Alternate Tagalog title: “Mga pinagagagawa ko

Aside from having rapidly discovered all the trivial things I can now do without a neck brace (RIP Aspen collar – you will NOT be missed!), here’s the scoop on my first week with a mobile head.


Neck issues (pain, headaches, weird sounds, rest, etc.)

The first four days

As you may have seen in my video here, I felt very lightheaded when I first got my neck brace off. I honestly felt like throwing up. My dad insisted that I kept the trash can near me while we were still in the examination room with my neurosurgeon. I had to lie down during the rest of my appointment.

Although I still needed to lie in a reclined position during the car ride home (plastic bag in hand), I felt much better as the day went on. I felt pain only when I moved my neck to its maximum range of motion. It was a tender, aching, stretching kind of pain: nothing a normal person can’t handle. No sharp or shooting sensations, thankfully.

Waking up on the second day was interesting. I felt like my head was being sawn off from the sharp (but luckily, short-lived) pain across my neck. Okay, maybe I’m exaggerating.


The rest of the day was fine. Just that same aching pain when I move my neck when I do my exercises.

On Day 3, I tagged along with my parents to a Christmas party with their church group. Although I had fun seeing all their friends (and thanking them for praying for me!), I felt dizzy and tired being around so many people. My dad had to drive me home early so I could lie down and rest.

At times I found it tiring just to hold my head up. Solution: lying on my bed!

I RARELY heard some crackling sounds from the back or one side of my neck – not a cause for concern, my neurosurgeon reassured me. (It was NOT my metal plate popping off!) These were just coming from my damaged ligaments. When I was still in my Aspen collar, I would hear these sounds once a week lying on bed.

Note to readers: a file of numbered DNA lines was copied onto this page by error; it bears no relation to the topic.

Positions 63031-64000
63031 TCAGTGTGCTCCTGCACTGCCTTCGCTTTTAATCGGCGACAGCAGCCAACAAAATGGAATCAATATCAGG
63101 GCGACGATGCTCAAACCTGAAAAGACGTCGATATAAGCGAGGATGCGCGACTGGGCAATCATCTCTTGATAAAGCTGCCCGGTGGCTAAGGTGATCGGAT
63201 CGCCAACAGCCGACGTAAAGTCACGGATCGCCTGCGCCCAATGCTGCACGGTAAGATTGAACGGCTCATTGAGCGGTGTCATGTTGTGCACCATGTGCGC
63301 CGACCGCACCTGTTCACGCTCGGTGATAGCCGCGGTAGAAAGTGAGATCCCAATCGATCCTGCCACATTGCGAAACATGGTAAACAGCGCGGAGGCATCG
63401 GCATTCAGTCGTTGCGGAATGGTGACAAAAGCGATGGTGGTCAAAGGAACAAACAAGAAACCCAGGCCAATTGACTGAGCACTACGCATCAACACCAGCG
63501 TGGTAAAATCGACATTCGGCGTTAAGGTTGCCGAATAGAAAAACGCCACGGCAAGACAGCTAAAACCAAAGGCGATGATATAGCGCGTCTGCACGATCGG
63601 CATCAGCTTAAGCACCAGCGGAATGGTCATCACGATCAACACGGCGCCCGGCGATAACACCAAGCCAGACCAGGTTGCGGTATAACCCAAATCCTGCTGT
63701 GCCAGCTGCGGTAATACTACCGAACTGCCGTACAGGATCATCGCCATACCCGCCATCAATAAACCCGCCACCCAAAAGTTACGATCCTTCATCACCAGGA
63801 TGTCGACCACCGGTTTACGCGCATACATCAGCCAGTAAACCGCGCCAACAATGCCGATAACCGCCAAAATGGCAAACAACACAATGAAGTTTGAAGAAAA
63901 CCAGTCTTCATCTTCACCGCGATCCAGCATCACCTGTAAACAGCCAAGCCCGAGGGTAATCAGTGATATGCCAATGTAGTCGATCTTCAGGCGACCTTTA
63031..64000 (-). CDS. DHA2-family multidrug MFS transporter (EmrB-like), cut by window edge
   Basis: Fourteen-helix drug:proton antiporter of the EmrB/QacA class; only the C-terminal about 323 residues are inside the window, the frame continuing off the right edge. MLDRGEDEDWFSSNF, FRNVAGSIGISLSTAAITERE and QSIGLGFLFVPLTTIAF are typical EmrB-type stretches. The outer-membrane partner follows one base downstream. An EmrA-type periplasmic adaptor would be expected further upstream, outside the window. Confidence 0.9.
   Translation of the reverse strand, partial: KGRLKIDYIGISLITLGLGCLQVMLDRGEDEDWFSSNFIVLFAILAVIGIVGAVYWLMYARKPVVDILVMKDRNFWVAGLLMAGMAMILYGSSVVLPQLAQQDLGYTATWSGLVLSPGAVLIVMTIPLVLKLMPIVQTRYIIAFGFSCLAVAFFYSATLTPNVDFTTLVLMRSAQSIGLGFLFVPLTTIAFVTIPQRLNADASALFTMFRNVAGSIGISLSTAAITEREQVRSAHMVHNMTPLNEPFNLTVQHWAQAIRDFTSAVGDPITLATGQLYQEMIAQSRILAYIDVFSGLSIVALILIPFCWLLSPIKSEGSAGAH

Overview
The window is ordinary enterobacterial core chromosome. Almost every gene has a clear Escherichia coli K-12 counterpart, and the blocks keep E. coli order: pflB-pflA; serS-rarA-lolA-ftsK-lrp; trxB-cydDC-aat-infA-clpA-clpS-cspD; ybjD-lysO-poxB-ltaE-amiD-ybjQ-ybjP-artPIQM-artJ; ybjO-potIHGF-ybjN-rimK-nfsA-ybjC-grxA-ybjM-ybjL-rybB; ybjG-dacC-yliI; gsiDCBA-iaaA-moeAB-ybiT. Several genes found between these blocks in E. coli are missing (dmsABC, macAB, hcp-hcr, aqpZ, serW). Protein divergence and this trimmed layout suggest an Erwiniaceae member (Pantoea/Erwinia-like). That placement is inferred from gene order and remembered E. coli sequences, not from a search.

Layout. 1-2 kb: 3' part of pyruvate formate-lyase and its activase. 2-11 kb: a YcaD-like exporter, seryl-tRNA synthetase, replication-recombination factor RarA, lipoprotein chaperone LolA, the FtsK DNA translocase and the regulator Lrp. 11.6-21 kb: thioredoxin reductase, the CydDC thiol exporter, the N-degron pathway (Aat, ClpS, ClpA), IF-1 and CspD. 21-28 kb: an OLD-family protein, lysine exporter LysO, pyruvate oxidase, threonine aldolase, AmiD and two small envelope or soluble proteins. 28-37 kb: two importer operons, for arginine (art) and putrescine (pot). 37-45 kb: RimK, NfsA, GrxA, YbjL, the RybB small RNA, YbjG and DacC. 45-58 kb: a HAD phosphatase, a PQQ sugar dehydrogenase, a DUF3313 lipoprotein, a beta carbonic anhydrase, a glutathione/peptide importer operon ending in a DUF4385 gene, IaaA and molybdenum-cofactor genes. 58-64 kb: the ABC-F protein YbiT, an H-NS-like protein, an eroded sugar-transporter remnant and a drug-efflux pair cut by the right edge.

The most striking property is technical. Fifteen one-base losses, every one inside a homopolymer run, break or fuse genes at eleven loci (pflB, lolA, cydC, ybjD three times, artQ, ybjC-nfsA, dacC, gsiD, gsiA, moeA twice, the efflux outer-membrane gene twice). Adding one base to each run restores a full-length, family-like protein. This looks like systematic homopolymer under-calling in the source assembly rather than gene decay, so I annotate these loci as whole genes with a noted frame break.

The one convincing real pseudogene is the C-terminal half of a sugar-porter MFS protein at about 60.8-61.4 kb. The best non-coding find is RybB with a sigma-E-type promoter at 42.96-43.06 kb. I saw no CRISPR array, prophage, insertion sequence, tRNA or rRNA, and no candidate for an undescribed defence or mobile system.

It basically took me four days to adjust to a moving head (with respect to equilibrium, balance, perspective, etc.).

In general

The entire week I always napped in the afternoon and early evening to rest. I just felt so tired! I listened to my body every time it needed rest.

There was always soreness in my neck and shoulder area every time I woke up in the morning.

I was in some sort of neck pain 20% of the day. Not much pain in my shoulder area during the day, except in my right upper trapezius muscle (which has been a problem for a while now… and not getting better).

See this stretch to alleviate this area

Physical therapy and rehabilitation

I went for PT three times that week and received a new set of exercises which involved not only my neck, but also my shoulders and core. It took me about 30 minutes to do one set and I was to do two sets per day.

Here are some examples of my exercises:


Of these, the Cervical Isometrics were the MOST BORING and TIME-CONSUMING. My PT told me I could do just five reps instead of ten.

Doing the Cervical Isometrics exercises at the physical therapy clinic

Really, my new physical therapy clinic is 100 times better than my old one. I’m so glad I changed clinics.

I also went for an hour-long upper body massage (no neck manipulation) with my friend Deb! It was great.


Hard as it was to resist going back to the heart-pounding exercise I yearned for, I had to heed my neurosurgeon’s and physical therapist’s advice to TAKE IT SLOW.

Repeat after me: TAKE IT SLOW.

I wanted to do everything now that I had my collar off.

But ugh, I needed to TAKE IT SLOW.

Okay, fine… I’ll take it slow

At my first physio appointment, I was told I had only two cardio options for now: walking or (stationary) biking. Lame.

I wanted to join a gym but it just wasn’t worth it if I was to use only the stationary bike. (I can still walk outdoors as it hasn’t snowed, despite it being DECEMBER IN *CANADA*) I couldn’t even avail of group classes because they would be too intense at this stage in my recovery (think Power Lifting, Zumba, Total Body Toning, etc.). Needless to say, it was pretty frustrating. But it’s okay, The Time will come.

My mother-in-law generously lent me her recumbent bike but my parents’ home doesn’t have any space for it at the moment. So for the entire week, I just stuck to walking as I did when I had my neck braceS. But I could do it alone now 😄 Even on my very first brace-free walk, I walked 4.22 km in an hour instead of my usual 3.6 km in a neck brace! It was easy to incorporate walking to my days because I walked to my physical therapy appointments (20 to 25 minutes one-way). I loved looking around me with my new, mobile neck as I walked. However, in my mind I always thought, Okay, I have still have a broken neck, be carefuuuuuul!!!